Next-generation treatment planning

Clinical , Current Issue
Editor’s intro: Using combination treatment plans allows Dr. Adam Schulhof to approach appliances like menu options — let him whet your appetite for this approach that can result in more predictable results for your patients’ treatment, as well as setting your practice apart.

Dr. Adam Schulhof discusses how combination treatment plans can yield greater efficacy for patients

During their education, orthodontic students are often taught to approach their work using a specific method or philosophy. Orthodontists tend to remain on that track throughout the entirety of their career without crossing over or combining methods.

A newer way of thinking about esthetic orthodontics by creating hybrid treatment plans has potential to impact practices and the effectiveness of treatment for patients. Combining two or more philosophies can prove to be much more successful for patients.

At Columbia University College of Dental Medicine, we weren’t taught one way over the other, so I was able to learn how to use different methods for the individual and mixing when necessary. From a bio-mechanical perspective, hybrid orthodontic treatments allow us to utilize the right tool at the right time. But we are also business owners and have to satisfy our patients with the treatment method that suits them without sacrificing efficiency and effectiveness.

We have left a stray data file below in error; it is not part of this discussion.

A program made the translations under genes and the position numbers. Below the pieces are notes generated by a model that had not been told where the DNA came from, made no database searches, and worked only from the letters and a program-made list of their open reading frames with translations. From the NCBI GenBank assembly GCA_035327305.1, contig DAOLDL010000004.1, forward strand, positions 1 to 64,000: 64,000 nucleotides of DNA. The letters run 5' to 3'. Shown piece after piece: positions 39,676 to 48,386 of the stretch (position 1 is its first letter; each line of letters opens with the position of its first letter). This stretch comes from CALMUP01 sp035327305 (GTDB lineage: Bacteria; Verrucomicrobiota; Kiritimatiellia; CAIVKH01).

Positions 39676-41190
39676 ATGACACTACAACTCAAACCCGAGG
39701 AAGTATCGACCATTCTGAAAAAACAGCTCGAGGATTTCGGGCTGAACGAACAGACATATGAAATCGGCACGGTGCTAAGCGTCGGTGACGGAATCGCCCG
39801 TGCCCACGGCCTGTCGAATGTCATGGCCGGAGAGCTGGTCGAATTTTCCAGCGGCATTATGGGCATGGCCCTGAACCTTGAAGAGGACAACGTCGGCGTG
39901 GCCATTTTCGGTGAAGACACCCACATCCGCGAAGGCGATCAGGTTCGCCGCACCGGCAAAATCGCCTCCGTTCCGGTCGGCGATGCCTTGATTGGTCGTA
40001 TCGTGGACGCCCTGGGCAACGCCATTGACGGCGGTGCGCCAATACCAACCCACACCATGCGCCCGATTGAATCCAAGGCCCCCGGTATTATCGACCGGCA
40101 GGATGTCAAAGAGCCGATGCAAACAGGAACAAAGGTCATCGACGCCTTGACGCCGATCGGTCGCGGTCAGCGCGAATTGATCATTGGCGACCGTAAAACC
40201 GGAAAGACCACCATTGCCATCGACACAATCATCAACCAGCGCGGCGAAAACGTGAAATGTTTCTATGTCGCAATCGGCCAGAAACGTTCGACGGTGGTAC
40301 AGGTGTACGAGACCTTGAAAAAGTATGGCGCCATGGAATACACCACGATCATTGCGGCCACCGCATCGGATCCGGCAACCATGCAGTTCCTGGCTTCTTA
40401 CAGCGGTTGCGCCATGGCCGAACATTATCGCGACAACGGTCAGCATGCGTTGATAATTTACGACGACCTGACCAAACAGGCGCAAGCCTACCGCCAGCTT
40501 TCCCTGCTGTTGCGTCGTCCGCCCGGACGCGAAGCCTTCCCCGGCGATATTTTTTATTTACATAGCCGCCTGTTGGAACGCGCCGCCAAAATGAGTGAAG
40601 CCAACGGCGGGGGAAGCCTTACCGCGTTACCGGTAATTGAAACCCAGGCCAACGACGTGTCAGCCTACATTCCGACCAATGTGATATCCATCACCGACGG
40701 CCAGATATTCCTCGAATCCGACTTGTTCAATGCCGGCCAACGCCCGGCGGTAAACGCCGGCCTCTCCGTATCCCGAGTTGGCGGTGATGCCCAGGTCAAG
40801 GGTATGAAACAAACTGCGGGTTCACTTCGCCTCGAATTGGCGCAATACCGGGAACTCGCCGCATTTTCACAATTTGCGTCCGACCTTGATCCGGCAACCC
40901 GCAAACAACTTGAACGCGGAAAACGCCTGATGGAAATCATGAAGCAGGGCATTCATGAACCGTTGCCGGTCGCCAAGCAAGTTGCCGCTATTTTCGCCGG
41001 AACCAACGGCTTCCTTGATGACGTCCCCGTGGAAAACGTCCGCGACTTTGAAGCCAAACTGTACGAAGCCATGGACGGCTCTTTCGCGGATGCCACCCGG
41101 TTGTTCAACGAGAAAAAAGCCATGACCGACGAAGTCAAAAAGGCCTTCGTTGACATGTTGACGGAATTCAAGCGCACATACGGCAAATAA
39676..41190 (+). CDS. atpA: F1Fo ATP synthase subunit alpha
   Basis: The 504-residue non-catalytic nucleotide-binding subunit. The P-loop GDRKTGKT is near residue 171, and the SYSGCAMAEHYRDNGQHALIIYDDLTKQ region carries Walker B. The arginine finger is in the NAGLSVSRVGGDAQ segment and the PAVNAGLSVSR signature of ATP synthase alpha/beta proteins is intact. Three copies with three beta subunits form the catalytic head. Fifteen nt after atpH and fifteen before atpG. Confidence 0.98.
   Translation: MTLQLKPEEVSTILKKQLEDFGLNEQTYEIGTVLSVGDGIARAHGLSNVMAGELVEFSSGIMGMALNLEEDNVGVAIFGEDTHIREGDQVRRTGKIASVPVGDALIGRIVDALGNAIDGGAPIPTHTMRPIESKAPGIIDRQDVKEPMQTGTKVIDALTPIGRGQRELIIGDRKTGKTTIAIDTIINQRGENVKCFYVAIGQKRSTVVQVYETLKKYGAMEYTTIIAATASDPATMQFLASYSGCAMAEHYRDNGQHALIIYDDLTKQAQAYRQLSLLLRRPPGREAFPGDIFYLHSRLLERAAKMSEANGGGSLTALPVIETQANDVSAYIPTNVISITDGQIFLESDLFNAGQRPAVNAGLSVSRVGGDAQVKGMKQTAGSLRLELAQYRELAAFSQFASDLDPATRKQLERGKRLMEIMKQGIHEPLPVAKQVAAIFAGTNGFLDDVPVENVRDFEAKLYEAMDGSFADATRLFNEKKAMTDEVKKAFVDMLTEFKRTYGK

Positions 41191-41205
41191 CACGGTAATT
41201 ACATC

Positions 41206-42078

Identifying suitable cases

Knowing when to utilize a hybrid treatment starts by opening a discussion with patients. I have my patients rate factors such as cost, time, looks, comfort, and lifestyle based on which is most important.

As the orthodontist, I rate the appliance options. I conduct treatment planning from a different angle without separating brackets, lingual, or aligners into silos. From this perspective, I can approach appliances like menu options, mixing and matching in a way that will meet the terms the patient cares about most, and what I, as the clinician, consider will be most effective.

A recent combination case I treated was for a patient who had lifestyle and appearance concerns. This particular patient is a teenager and an actress who had an impacted canine, but there was never perfect timing to get her treatment going because of her demanding work schedule. We determined the best method for her by thinking of the appliances chronologically, starting with lingual on top to correct the canine and aligners fitted on the bottom. Once the canine was brought in, we finished with aligners on the top as well. Embracing the advantages of different appliances and using them in conjunction ensured not only great results, but also met the needs of her lifestyle and timing.

Figure 1: Initial photographs — actress on prime-time television with impacted canine on top

Achieving predictable results